This study investigates the effects of leaves of Mangifera indica L. (Anacardiaceae),commonly known as mango, in attenuating immunopathogenic infections caused byTrypanosoma spp. The crude extract is used by local folk in Africa as an ethnomedical health management remedy for parasitic diseases, including its use in malaria and trypanosomiasis. In this study, 500 mg/kg concentration of mango leaf extract was tested on rats infected with T. congolense strain of the disease trypanosomiasis to deduce the in vivo efficacy and toxicity levels of the aqueous herbal extract compared with uninfected control rats. This was done by measuring its effects on concentration of whole plasma proteins and fractionated plasma proteins, determined using SDS-polyacrylamide gel electrophoresis and total protein biuret assay. Results indicated that the extract showed relatively no toxic effect on the plasma proteins of rats at the 500 mg/kg concentration. Low albumin levels were observed with increased globulin level in infected-treated rats compared to infected-untreated and uninfected controls, which suggests that plasma protein synthesis may be stimulated by the mango leaf aqueous extract. Electrophoretic plasma protein patterns were similar across all groups but more distinctive in the treated groups. These results suggest that the extracts may have a palliative effect on the T. congolense - infected rats if extract is administered at the onset of infection.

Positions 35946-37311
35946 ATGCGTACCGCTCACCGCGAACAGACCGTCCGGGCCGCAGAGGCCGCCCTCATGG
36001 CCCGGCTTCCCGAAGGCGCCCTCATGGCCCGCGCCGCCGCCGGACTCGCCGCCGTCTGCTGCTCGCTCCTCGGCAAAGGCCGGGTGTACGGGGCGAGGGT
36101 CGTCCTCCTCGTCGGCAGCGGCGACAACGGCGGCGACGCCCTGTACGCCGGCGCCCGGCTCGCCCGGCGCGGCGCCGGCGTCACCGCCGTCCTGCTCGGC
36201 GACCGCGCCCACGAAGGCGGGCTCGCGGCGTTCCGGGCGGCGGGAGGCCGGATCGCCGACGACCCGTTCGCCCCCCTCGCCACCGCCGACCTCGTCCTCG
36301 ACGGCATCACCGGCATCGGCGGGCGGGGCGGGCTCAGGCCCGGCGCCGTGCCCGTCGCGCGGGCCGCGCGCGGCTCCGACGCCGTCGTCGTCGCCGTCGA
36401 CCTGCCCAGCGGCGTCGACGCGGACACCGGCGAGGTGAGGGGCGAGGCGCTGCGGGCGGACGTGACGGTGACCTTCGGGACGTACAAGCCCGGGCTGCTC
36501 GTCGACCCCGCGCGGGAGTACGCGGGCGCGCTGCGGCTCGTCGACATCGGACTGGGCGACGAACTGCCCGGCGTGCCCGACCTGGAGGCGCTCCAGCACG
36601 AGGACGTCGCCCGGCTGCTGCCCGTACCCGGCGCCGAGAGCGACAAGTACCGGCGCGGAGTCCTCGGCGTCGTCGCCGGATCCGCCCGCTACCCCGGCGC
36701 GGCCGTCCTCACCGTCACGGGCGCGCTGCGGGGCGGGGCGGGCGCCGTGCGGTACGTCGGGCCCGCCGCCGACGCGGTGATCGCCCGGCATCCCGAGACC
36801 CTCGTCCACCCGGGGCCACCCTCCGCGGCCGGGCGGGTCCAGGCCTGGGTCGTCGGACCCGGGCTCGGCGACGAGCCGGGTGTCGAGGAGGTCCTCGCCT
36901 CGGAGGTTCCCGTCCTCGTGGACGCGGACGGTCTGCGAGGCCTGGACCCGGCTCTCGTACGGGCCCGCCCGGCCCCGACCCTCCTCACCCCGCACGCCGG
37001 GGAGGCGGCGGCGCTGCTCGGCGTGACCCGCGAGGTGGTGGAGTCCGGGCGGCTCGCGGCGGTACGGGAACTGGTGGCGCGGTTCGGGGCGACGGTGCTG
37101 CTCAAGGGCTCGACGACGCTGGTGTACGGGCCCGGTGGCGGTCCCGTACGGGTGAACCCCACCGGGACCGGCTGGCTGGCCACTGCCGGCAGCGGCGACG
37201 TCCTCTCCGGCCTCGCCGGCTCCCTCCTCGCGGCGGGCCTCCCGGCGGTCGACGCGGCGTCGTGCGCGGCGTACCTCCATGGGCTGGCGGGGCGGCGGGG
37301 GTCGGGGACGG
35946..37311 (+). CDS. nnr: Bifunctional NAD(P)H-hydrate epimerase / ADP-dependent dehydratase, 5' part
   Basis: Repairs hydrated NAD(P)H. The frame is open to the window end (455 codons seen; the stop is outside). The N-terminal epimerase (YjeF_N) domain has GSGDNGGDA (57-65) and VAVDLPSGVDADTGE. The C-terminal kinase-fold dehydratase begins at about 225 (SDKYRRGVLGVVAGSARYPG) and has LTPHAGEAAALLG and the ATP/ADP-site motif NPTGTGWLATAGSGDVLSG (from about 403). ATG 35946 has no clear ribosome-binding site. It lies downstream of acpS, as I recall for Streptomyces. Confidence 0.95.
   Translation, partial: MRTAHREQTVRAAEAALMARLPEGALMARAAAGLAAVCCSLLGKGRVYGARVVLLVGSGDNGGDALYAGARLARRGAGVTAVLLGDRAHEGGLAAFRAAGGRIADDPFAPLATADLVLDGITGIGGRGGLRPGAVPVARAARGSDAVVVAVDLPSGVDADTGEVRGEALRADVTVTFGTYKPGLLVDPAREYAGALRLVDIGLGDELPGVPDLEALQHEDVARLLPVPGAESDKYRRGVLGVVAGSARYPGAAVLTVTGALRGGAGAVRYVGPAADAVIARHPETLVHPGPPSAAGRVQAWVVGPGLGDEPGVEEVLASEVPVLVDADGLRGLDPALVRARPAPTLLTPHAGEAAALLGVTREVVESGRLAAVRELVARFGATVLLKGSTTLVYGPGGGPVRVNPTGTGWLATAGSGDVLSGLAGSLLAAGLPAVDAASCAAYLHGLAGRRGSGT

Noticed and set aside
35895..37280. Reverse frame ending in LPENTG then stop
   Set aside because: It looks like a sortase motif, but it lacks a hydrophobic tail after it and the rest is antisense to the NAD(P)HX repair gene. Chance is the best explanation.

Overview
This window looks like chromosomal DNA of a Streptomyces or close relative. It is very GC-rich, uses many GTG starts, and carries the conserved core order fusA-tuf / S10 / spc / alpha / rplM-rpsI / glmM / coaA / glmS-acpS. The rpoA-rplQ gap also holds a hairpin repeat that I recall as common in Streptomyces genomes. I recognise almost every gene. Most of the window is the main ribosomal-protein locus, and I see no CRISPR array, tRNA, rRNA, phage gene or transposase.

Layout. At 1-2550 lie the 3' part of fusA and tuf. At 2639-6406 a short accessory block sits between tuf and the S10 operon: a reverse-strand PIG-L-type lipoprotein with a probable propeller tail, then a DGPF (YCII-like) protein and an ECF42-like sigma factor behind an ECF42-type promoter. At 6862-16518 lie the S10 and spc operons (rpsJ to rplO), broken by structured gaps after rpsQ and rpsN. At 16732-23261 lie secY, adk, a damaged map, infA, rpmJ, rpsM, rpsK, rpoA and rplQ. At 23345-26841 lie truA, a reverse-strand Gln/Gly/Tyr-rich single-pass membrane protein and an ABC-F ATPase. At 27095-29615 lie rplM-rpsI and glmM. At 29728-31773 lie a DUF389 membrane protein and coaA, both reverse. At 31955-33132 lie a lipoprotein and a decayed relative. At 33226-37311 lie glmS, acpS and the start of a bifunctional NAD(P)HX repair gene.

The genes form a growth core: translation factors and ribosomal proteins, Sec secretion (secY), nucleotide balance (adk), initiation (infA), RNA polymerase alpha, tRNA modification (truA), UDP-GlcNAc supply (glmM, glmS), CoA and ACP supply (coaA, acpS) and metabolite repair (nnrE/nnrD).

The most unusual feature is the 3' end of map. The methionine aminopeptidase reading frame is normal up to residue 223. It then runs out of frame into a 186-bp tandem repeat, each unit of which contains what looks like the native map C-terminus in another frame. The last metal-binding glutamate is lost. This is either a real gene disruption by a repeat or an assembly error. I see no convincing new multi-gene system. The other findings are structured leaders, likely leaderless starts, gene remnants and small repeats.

Key words: Mango, Mangifera indica, trypanosomiasis, immunoglobulins.
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